I propose to take Questions Nos. 288 and 294 together.
The Commission for Aviation Regulation, which is responsible for the economic regulation of Irish airlines, became aware towards the end of last year that Jetmagic was facing financial difficulty. The Commission for Aviation Regulation contacted the company regarding concerns it had about the financial situation and asked the company to improve its balance sheet position. Jetmagic subsequently confirmed to the Commission for Aviation Regulation that it had received additional investment from some of its shareholders. However, it is now clear that those additional funds were not sufficient for the ongoing viability of the company.
As soon as Jetmagic took the decision to suspend operations, it immediately put a comprehensive action plan into place. It made every effort to contact its passengers abroad by telephone or by e-mail, to inform them of the situation and to give them information about alternative ways to get home. The airline put emergency helplines in place, which provided full information about all available flight options back to Ireland from the airports that Jetmagic serves. That information was also available at each airport for passengers as they arrived. Those helplines have received more than 3,000 calls since they opened on Wednesday of last week, mostly from people who had advance bookings. Jetmagic has advised that no one has called in serious distress.
Aer Lingus immediately offered to take any Jetmagic passengers home for a flat fee of €50 plus taxes, from any airport that Aer Lingus serves in Europe. Jetmagic also contacted other airlines, and British Airways, CSA Czech Airlines, and Aer Arann all offered help. I am satisfied that Jetmagic has done all it can in its difficult circumstances to get people home.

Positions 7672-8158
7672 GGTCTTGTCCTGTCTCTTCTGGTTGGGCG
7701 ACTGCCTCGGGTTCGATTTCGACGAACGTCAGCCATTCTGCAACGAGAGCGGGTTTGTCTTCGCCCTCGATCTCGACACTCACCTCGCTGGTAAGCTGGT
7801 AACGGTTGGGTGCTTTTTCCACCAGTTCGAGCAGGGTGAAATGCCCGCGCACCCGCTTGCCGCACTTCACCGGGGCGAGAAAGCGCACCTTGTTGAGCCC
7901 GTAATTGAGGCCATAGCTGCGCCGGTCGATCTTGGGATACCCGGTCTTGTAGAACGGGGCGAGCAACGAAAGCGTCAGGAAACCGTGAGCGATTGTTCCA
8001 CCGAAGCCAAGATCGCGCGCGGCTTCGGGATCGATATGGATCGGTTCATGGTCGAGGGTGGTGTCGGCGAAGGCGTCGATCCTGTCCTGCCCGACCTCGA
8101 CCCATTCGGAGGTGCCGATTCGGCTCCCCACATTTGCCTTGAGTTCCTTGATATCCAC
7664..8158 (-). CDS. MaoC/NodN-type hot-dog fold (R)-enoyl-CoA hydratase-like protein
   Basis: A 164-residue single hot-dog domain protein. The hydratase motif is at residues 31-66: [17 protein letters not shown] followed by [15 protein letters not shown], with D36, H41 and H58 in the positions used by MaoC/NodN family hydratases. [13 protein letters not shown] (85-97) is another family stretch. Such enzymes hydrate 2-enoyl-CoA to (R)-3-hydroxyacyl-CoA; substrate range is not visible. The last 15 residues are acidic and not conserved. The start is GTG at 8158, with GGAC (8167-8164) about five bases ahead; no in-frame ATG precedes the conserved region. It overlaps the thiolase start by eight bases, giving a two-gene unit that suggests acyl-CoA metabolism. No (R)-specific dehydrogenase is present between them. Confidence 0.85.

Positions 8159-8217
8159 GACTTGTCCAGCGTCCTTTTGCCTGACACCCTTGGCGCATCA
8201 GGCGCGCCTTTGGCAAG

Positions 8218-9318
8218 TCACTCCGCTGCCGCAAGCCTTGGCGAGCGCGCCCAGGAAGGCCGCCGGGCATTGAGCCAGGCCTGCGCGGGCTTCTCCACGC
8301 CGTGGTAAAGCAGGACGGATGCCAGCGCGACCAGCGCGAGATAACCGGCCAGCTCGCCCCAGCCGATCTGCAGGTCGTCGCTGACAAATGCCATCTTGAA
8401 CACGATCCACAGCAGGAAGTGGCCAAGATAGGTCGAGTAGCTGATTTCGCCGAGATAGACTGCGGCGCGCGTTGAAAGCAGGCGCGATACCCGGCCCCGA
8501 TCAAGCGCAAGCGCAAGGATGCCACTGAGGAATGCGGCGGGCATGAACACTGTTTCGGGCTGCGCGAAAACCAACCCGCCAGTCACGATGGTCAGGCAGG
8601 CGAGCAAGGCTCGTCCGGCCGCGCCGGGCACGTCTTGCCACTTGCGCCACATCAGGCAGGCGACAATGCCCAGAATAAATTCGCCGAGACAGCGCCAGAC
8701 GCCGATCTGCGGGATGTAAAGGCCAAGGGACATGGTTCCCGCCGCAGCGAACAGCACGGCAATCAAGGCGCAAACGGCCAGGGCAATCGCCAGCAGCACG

FÁS, the national training and employment authority, has contacted Jetmagic, and will make available its full range of support services including skills analysis, jobs placement, guidance and counselling interviews, identification of training needs and suitable training courses to assist the staff of Jetmagic to find suitable alternative employment, should the company actually close down.
European airlines operate under a package of European law, known as the "third air package", dating from 1992. Under that legislation, airlines are free to commence operations as long as they meet economic and safety criteria, and to compete on any routes they wish without recourse to any authorities for approval. While Jetmagic has stated that there was strong competition on its routes, there have been no allegations of unfair competition.
Regarding the third air package, the European Commission is currently reviewing that package of legislation, but has not yet put forward any proposals for change. I am satisfied that the unfortunate collapse of Jetmagic is not due to any deficiency in the licensing arrangements. Moreover, I am not convinced that it would be necessary or appropriate to provide for a bonding mechanism in respect of the purchase of airline tickets.